When visitors arrive in Columbia, do they go to the strips lined with national chain stores to get acquainted with the Capital City? No, they head for local landmarks: restaurants, beautiful outdoor vistas, sports arenas, entertainment venues, historic sites, churches, festivals and — critically, locally-owned independent stores. These are the places that reveal the pulse of a city, the unique character of its people and culture.
Keeping these places alive is to increase the appeal that makes people want to live in the Midlands.
That’s why it’s important to “think local and buy local,” especially from independent companies owned by South Carolinians. This shopping mentality keeps businesses in the Midlands alive, and, in turn, keeps the community alive.
In deciding where to buy, it’s also essential to consider where the money ends up when a purchase is made. According to Heather Spires, City Center Partnership vice president for recruitment, studies across the nation show that when consumers spend a dollar with a local independent shop, about 70 cents of that dollar stays in the community and supports other local businesses, local service providers and local farms. But when that dollar is spent at a big-box store, only about 30 cents remain in the local economy. Internet purchases ship even more dollars out of town — all of them, in fact, except possibly the few paid to the local deliveryman.
Mark McGrady, general manager of Seven Oaks Plant Shop in Irmo, feels strongly about keeping “local dollars local.” He follows this philosophy himself, whether for personal needs or shop inventory.
“At any given time,” Mark explains, “my plant inventory is about 75 percent South Carolina grown. We buy from small family growers if at all possible, and we’ve made a conscious decision to do so. When you buy from us, you’re not supporting just my family; you’re also supporting three or four other families here in the Midlands and others within the state of South Carolina. It really is trickle-down economics. When you spend the money with big-box stores that buy from big mass-production houses in North Carolina or Florida, that money is gone; it’s not staying here in the state.”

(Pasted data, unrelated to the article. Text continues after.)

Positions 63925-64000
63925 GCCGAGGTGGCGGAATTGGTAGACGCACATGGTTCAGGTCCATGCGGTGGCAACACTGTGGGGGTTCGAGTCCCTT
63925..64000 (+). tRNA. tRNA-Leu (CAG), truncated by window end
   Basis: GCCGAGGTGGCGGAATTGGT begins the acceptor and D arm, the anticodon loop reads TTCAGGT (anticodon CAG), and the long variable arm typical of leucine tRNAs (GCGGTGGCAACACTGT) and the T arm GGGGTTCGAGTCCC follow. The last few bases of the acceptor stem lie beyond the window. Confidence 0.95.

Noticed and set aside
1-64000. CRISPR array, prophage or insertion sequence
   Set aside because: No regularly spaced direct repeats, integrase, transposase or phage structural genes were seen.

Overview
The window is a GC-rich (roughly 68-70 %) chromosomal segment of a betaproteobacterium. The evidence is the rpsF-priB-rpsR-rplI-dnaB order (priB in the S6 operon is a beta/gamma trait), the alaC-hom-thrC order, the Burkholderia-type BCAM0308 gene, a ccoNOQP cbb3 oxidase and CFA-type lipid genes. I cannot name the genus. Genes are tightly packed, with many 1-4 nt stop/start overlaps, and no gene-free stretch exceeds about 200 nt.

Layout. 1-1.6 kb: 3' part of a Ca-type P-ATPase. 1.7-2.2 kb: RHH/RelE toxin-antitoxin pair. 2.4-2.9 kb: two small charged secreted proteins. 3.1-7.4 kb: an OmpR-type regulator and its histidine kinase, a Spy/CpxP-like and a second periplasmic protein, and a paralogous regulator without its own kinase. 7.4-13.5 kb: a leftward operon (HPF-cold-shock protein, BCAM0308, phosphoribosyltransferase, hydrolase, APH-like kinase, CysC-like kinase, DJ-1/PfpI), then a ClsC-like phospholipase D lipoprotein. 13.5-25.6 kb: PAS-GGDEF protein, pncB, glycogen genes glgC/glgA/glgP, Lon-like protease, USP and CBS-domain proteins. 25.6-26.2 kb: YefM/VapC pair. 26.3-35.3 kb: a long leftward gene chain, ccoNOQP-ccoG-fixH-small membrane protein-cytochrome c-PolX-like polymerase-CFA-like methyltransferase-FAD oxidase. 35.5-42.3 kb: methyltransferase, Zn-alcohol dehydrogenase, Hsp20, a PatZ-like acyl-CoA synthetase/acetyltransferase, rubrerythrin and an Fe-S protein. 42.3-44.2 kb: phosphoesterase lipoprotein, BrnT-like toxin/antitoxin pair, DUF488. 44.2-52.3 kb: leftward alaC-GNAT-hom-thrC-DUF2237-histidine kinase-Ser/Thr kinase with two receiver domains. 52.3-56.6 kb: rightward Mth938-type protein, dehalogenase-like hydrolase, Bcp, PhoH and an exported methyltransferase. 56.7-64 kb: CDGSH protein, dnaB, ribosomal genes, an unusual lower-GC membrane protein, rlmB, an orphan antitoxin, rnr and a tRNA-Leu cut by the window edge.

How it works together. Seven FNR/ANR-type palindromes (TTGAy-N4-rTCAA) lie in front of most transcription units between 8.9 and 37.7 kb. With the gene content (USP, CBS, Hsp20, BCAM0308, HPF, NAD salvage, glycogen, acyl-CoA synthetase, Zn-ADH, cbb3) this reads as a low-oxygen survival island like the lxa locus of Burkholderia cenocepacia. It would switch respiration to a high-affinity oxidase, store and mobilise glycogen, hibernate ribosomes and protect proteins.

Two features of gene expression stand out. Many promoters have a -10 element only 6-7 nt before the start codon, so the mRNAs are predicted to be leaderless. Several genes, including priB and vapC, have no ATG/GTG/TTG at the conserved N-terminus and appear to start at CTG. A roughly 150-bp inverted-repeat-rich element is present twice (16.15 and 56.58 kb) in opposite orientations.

Unique or hard-to-find products and top-of-the-line customer service are another big part of why it’s to the consumer’s advantage to buy local. Owner Bev Tuller of Mary & Martha’s kitchen shop tells of one customer who wanted lead-free glassware and had found a suitable line on the Internet — but the manufacturer would only sell the line through brick-and-mortar stores. This customer called all over town looking for a store that carried the line and discovered that only Mary & Martha’s stocked it. Bev ordered the customer’s pattern choice, one the store did not have on hand, in glasses, plates and bowls. Try asking a national chain for service like that … but don’t expect to get it.
As for buying on the Internet, Scott Satterfield, who owns Jewelry Warehouse, fully believes in the customer-service advantage local independents have over Web stores. He opines, “The Internet serves a tremendous purpose for a lot of different businesses. But when you’re talking about jewelry, if I’m buying something for my wife, I want to make sure what I’m getting her is perfect. The average guy coming into one of our stores probably wouldn’t know some of the things we would ask him in order to find that perfect piece, like hair length or body build. On the Internet, it’s harder to take these considerations into account. Yes, you can buy from a nameless, faceless person, but you won’t get the helpful knowledge we can draw out, or the look and feel of the item you’re buying.”
For those who feel they save money by purchasing on the Web, Strobler Home Furnishings co-owner Beth Fisher says her business, like many other locally owned brick-and-mortar stores, will match a genuinely lower competitor’s price. So why pay the extra for shipping from an out-of-town Internet vendor? Local vendors who may not be able to match a lower price ask this provocative question: Is the savings from buying on the Web really worth it, considering how locally owned businesses care more about the communities they live and work in?